2.6    DEFIANTWARRIOR devours signals from the electronic dragnets run by the Five Eyes (an intelligence alliance comprising Australia, Canada, New Zealand, the United Kingdom and the US), the mid-point exploitation frameworks of the General Communications Headquarters (the British counterpart of the NSA), and a worldwide active-passive collection platform worth half-a-billion dollars called TURBULENCE (or QUANTUMBOT) [9] [10]. The seamless, 360-degree and back-and-forth transition from the hostile cyberspace to its own that DEFIANTWARRIOR allows serves as a case in point for the massive efforts and resources required to guarantee full-proof attribution.



3.1    If the assertions of the USG are correct, then this incident also provides a fascinating peek into the changing narrative of war. While there is no publicly available proof or postulation to make one believe that the Russian establishment endorses a specific military doctrine, a strikingly candid article written by its Chief of General Staff Valery Gerasimov has kept the pundits intrigued [11].

3.2    Written for Voenno-promyshlennyi kur’er (Military-Industrial Courier) – a mouthpiece so inconsequential that it belies the attention garnered by the article with an equally ambiguous title: The Value of Science of In Prediction. Yet, the Western strategic community has deconstructed its every sentence and punctuation many times over, hoping that it will reveal itself like some esoteric Kabbalahscript. So much is the popularity of the piece, that someone even re-christened it as the ‘Gerasimov Doctrine’.


3.3    To assume that it speaks for the whole of the Russian defence establishment may be farfetched; nevertheless, it does serve as a pointer to the prevalent schools of thought. Gerasimov summarily and impressively observes that just like the “blurring [of] the lines between the states of war and peace” the “differences between strategic, operational, and tactical levels, as well as between offensive and defensive operations, are being erased”. He goes on to propose the paradigm of what the pundits prefer to as the ‘non-linear war’:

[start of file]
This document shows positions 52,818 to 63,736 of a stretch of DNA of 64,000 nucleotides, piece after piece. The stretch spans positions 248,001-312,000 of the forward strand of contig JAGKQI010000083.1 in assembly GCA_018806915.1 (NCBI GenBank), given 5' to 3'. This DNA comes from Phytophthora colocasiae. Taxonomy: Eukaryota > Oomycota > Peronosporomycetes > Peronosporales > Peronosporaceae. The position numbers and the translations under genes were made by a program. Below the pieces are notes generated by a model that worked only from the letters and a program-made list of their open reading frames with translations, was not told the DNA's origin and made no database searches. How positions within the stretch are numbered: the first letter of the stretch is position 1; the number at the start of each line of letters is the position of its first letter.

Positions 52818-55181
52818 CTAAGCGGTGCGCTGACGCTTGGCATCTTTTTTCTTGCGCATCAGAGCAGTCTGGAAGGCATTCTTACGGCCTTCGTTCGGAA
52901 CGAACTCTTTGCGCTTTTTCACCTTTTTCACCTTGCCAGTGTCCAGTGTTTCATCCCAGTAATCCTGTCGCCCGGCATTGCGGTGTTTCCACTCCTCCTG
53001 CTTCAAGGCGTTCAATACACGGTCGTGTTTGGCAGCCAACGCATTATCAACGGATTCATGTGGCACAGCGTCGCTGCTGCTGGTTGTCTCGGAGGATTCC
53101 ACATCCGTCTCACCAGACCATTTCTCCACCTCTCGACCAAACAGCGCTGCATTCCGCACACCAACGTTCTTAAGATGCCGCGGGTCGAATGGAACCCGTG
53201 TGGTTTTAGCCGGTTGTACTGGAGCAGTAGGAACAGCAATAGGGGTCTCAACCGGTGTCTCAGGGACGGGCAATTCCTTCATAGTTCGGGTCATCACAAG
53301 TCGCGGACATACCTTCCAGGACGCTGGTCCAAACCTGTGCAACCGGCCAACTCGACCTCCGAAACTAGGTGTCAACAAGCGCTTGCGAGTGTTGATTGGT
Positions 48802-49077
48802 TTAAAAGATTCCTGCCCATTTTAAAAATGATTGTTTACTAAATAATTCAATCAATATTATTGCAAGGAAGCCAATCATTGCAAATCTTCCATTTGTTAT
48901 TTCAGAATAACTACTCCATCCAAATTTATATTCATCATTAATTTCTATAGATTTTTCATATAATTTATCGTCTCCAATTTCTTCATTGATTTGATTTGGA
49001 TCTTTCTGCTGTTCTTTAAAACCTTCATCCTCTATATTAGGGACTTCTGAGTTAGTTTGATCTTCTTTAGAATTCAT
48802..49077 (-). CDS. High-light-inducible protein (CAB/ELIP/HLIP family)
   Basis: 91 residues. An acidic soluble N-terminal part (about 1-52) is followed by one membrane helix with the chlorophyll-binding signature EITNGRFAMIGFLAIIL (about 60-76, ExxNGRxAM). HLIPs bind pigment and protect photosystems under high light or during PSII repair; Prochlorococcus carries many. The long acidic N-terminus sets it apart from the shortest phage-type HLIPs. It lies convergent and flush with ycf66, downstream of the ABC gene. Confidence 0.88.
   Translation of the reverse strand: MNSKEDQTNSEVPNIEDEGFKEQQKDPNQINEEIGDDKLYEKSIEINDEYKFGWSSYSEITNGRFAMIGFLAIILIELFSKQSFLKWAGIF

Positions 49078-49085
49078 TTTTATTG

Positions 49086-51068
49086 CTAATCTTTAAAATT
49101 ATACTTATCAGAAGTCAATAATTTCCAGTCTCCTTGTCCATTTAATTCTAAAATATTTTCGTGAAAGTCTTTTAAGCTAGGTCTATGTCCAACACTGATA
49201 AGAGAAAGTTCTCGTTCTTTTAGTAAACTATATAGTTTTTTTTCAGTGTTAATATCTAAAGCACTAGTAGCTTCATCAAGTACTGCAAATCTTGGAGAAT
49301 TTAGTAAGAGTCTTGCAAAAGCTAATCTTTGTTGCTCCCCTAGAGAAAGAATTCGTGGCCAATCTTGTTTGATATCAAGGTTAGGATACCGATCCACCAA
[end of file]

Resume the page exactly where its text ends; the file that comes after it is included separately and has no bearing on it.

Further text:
3.4    These days, together with traditional devices, nonstandard ones are being developed. The role of mobile, mixed-type groups of forces, acting in a single intelligence-information space because of the use of the new possibilities of command-and-control systems has been strengthened. Military actions are becoming more dynamic, active, and fruitful. Tactical and operational pauses that the enemy could exploit are disappearing. New information technologies have enabled significant reductions in the spatial, temporal, and informational gaps between forces and control organs. Frontal engagements of large formations of forces at the strategic and operational level are gradually becoming a thing of the past. Long-distance, contactless actions against the enemy are becoming the main means of achieving combat and operational goals. The defeat of the enemy’s objects is conducted throughout the entire depth of his territory.


3.5    For a nation that is economically the size of Italy – crippled by international sanctions and shrunk by the price drop of its major export, crude oil – this may appear to be a very valid militaristic worldview. As the analysts say, it perfectly falls in line with Russia’s geopolitical trumps in Ukraine and Syria.


3.6    The media commentators have also used it to conjecture why the DNC hack played out the way it did [12]. However, the only takeaway from all the theorising is that when ‘war is everywhere’, the limelight mainly falls on cyberspace. This applies to all the nations claiming a stake in the future.



4.1    The challenge for emerging military powers like India is to see beyond the ambit of the ‘kinetic mindset’. Aggression or hostility may not precede the application of force. The notions of cause-effect, deterrence, proportional response, territoriality and other such conventionalities of military operations may not be applicable anymore.


4.2    The first tenet that needs to be enshrined is that information or intelligence by its very nature is of dual use. Any INFOOPS paradigm must understand the symbiotic, reflexive arrangement between defence and offence, also deducing the transitional stages where there is no realisable difference between the two.


4.3    It’s a lesson that the US military learnt well from its failings and has been harmonised with its chain of command. In 2008, the US Department of Defence had discovered another trivial cyber-attack on its infrastructure. A run-of-the-mill computer worm ended up infecting thousands of systems belonging to classified networks that are physically and logically separated (air-gapped) from the internet. The INFOCON –  the threat level classifier for the American cyberspace – was elevated to three. The Pentagon launched an exhaustive clean-up operation called Operation Buckshot Yankee that lasted for fourteen months.